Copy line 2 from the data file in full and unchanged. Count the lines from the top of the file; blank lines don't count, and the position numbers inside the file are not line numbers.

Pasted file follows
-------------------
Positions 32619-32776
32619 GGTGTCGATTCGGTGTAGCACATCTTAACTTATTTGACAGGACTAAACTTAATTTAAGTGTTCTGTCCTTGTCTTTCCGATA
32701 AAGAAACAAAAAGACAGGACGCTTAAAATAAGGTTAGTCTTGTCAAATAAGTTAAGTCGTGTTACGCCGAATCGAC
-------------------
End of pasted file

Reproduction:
32619 GGTGTCGATTCGGTGTAGCACATCTTAACTTATTTGACAGGACTAAACTTAATTTAAGTGTTCTGTCCTTGTCTTTCCGATA